At the London MCM Expo, there were a many cosplayers about showing off their costumes and indulging in the anime themed stands with all their merchandise and digital media. One area of the expo that has been gaining ground for a while now is the videogames side of things as many publishers were out to show their recently released or upcoming titles to the public.
One company who do not publish games but make great peripherals for them is Razer, a group which have created headphones, controllers and other components to make your gaming experience that much better so when I was able to visit the Razer stand to see their latest arcade stick, I was full of excitement and joy not from the fact that I like using that control style for most fighting games but that this was an arcade stick that was looking to do things that have never been put forward before.
The new arcade stick is called the Razer Atrox and in simple terms it’s a beast not only because of its size but also in its ease of customisation and options available to you, however before we get into all of that, the one thing I noticed immediately was how heavy it actually was. It doesn't way a ton however I came to the conclusion that if you were carrying this around at a tournament or casuals, it could become a pain and very tiring to hold on to in the long run.
There isn’t much on the top that makes the Atrox different from most other high quality arcade sticks out there. As for the joystick itself, I used a ball top however a bat top can be used via some simple modding. It also uses Sanwa Denshi buttons which are colour coded to match what’s shown on the Xbox 360 controller. While it may be a small feature, I found it cool that you can lock the actual start button so you don’t accidentally press it and somehow, forfeit a match due to your obsession with pressing buttons constantly. Finally the rubber on the bottom will make sure the stick stays in place no matter how much you move it around.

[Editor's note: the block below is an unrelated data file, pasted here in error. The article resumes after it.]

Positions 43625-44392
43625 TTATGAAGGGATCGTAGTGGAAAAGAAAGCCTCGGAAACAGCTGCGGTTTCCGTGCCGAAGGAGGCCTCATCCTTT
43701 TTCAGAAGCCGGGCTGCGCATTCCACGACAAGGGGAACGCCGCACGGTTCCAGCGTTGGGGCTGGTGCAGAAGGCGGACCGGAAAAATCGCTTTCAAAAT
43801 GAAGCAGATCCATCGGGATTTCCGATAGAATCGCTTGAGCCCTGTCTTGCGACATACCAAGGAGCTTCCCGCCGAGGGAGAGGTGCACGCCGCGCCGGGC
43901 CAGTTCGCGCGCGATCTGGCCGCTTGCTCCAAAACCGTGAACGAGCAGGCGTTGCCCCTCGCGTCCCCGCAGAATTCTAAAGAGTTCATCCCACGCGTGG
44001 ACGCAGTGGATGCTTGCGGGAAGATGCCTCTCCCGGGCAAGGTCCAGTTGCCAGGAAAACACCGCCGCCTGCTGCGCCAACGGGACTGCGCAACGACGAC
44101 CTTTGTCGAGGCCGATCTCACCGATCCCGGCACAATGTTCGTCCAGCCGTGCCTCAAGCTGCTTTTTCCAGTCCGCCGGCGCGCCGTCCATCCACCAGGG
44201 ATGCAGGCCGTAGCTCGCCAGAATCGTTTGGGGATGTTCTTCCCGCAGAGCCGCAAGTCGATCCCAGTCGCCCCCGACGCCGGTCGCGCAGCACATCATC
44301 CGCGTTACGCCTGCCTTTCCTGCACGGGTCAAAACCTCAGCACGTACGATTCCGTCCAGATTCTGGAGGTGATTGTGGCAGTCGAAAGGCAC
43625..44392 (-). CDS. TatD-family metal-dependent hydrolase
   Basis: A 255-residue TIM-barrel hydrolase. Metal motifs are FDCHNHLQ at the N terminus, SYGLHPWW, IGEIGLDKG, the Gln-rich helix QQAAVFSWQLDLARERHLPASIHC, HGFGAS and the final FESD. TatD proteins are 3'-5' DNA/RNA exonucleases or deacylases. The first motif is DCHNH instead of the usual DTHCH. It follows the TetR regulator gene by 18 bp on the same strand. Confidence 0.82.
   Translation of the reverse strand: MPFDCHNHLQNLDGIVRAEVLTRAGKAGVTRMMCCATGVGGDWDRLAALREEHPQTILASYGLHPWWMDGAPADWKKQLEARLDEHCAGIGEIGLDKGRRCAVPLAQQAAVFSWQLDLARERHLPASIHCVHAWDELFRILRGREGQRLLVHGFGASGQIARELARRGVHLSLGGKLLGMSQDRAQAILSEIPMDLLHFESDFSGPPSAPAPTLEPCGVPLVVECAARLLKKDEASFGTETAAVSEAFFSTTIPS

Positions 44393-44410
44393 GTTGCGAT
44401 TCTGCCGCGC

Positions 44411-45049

So the coolest part is the inside of the stick and in an almost slick way, it can be accessed from a button on the top of the stick which opens it. It’s a huge space that allows for ease of customisation and also includes compartments where you can store any spare parts such as a joystick or tools should you need to make any modifications on the fly. There is also space for the USB cable which goes as far as 3 metres along with being detachable. The base is a honeycomb structure so should you wish to install a PlayStation 3 brain in there, you can do it pretty easily.
In the past, changing buttons used to be a pain… but not anymore. The Atrox uses quick disconnects that allow you to map the buttons any way you like, so no more solder this and solder that. A very helpful addition for those who switch between multiple fighting games and wish to have things set up quickly.
Lastly I was able to give the Atrox a run on Super Street Fighter IV: Arcade Edition 2012 and to make a long story short, it performed amazingly. The buttons were easy to press and didn’t make much of a sound at all and the response felt great too. To wrap things up, it would have been awesome to see the Atrox be compatible with both the Xbox 360 and PlayStation 3 from the get go however with the ability to sort that out pretty easily, it may not be such a problem.
I look forward to spending and testing the Razer Atrox across a multitude of games in the long run however the arcade stick is available now in the US for $199.99 and in the UK for £179.99 head on over to their website for more info – http://www.razerzone.com/gb-en/gaming-controllers/razer-atrox
Had a chance to give the stick a run? Maybe you have a different opinion of it? Let us know in the comments section below or tweet me - @wkg_liban